Decision Processes of a Suicide Bomber - Integrating Economics and Psychology

CER-ETH - Center of Economic Research at ETH Zurich Economics Working Paper No. 09/106

28 Pages Posted: 23 Feb 2009

See all articles by Karen Pittel

Karen Pittel

ETH Zürich - Department of Management, Technology, and Economics (D-MTEC)

Dirk T. G. Rübbelke

Technische Universität Bergakademie Freiberg

Date Written: February 23, 2009

Abstract

This paper provides a theoretical analysis regarding the rationality of suicide attacks from an economist's point of view. It is argued that although a terrorist gives up future utility from consumption by committing a suicide attack, this loss can be overcompensated by the utility he derives from the attack. Some individual cases of suicide bombers are presented in order to elucidate the diversity of motivations behind the attacks. We derive conditions under which a rational agent might decide to become a suicide bomber - or to announce the attack and defect later. The paper shows why the decision to commit a suicide attack can be time-inconsistent and what mechanisms might prevent time-inconsistency. Integrating the psychological concepts of cognitive dissonance and terror management theory into our economic analysis, we demonstrate why - although predicted by standard economic theory - defection is a phenomenon rarely observed. We finally present some policy implications. In the light of our analysis, policies that focus on material well-being seem less promising than policies that address non-monetary benefits of suicide attacks. The paper concentrates on two policy strategies: offering alternatives - with respect to the aims of terrorism as well as the means to attain them - and reducing the information bias - with respect to the availability as well as the access to information.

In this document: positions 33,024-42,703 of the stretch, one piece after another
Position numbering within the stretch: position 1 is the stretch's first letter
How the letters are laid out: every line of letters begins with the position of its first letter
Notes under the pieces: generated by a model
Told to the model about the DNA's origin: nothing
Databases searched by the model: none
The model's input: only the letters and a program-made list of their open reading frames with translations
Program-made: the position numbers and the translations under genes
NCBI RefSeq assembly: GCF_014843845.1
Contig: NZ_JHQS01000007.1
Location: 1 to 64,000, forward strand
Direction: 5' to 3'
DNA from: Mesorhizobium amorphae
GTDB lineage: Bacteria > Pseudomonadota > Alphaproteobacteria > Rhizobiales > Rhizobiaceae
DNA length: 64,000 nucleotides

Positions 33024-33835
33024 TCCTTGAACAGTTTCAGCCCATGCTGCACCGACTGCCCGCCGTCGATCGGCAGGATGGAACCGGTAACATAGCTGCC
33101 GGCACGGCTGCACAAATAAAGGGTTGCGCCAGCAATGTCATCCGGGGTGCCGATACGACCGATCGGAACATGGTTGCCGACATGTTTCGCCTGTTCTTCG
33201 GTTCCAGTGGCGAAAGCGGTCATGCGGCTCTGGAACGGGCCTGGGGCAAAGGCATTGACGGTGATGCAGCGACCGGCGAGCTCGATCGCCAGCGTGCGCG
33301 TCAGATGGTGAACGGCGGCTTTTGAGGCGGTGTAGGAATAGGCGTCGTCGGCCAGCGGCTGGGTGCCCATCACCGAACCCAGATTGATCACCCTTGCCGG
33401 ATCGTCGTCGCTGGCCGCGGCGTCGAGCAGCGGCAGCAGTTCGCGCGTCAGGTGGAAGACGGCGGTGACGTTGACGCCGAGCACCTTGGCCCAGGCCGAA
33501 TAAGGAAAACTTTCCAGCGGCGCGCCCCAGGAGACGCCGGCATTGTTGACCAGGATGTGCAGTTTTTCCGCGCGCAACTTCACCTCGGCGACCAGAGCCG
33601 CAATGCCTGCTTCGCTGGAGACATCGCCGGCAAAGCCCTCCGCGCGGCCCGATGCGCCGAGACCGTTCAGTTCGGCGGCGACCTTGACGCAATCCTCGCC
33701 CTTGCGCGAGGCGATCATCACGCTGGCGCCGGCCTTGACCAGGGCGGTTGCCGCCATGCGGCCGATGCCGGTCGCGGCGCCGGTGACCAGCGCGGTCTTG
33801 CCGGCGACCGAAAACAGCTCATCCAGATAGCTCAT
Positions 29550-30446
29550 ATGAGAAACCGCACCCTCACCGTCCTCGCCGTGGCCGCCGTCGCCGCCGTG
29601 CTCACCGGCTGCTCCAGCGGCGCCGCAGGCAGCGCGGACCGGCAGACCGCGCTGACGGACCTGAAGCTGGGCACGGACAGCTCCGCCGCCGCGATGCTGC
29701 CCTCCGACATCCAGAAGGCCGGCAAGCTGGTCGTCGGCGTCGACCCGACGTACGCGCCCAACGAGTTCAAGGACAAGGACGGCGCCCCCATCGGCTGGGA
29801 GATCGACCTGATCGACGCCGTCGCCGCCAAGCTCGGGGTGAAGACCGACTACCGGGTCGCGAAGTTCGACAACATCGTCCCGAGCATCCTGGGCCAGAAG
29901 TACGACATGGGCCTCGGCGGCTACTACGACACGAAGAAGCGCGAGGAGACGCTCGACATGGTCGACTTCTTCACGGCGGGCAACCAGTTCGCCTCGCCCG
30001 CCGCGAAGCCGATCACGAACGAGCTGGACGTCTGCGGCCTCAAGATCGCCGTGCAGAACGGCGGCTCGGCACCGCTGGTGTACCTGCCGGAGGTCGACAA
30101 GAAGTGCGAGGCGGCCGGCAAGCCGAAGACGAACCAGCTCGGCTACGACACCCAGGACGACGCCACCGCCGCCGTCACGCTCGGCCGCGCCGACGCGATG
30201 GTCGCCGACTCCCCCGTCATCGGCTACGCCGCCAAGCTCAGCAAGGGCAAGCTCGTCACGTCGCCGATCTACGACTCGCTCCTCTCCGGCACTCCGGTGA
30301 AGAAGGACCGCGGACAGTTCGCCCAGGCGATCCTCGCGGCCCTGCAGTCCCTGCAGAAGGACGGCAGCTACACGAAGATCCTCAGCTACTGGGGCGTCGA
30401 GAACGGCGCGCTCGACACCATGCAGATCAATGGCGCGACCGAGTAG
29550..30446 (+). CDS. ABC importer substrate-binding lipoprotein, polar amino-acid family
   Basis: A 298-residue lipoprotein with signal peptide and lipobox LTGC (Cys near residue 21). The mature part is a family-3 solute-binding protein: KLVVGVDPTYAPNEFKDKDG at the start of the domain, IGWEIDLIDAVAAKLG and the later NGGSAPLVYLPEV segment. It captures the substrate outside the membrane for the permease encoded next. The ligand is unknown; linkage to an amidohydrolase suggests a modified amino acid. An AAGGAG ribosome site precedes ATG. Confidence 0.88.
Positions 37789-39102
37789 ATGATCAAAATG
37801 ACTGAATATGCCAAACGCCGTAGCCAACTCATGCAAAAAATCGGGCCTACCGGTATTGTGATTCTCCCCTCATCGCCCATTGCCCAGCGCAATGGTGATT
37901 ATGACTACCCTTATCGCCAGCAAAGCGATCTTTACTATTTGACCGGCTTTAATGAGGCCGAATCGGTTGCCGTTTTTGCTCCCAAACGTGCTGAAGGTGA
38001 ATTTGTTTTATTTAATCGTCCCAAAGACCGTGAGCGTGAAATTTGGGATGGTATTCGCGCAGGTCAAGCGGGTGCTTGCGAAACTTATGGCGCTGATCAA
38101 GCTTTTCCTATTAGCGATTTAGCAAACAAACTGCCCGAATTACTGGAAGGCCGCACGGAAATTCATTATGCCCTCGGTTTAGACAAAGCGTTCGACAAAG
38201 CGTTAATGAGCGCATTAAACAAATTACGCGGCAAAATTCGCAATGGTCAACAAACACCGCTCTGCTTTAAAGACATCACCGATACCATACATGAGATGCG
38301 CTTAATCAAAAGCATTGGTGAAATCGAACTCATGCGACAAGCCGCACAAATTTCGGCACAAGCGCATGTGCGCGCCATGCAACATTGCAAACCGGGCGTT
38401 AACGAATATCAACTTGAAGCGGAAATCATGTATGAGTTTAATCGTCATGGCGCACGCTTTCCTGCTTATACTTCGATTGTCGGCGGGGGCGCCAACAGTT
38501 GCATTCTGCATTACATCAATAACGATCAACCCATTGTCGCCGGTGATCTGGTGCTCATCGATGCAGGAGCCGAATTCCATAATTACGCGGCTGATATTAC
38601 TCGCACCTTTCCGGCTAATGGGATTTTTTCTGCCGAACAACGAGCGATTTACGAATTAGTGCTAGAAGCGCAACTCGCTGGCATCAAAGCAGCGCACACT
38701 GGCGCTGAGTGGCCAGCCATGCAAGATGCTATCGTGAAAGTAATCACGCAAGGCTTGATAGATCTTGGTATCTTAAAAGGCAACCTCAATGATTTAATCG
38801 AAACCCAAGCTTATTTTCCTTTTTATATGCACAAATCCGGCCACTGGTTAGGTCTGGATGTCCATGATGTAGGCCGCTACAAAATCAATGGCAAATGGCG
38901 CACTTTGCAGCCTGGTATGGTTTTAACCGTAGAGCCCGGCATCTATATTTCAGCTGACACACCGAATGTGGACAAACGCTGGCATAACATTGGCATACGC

Keywords: terrorism, discounting, rationality, time-consistency

JEL Classification: D74, D69

Suggested Citation

Pittel, Karen and Rübbelke, Dirk T. G., Decision Processes of a Suicide Bomber - Integrating Economics and Psychology (February 23, 2009). CER-ETH - Center of Economic Research at ETH Zurich Economics Working Paper No. 09/106 . Available at SSRN: https://ssrn.com/abstract=1347945 or http://dx.doi.org/10.2139/ssrn.1347945

Karen Pittel (Contact Author)

ETH Zürich - Department of Management, Technology, and Economics (D-MTEC) ( email )

ETH-Zentrum
ZUE F18
Zurich, CH-8092

Dirk T. G. Rübbelke

Technische Universität Bergakademie Freiberg ( email )

Freiberg, 09599
Germany

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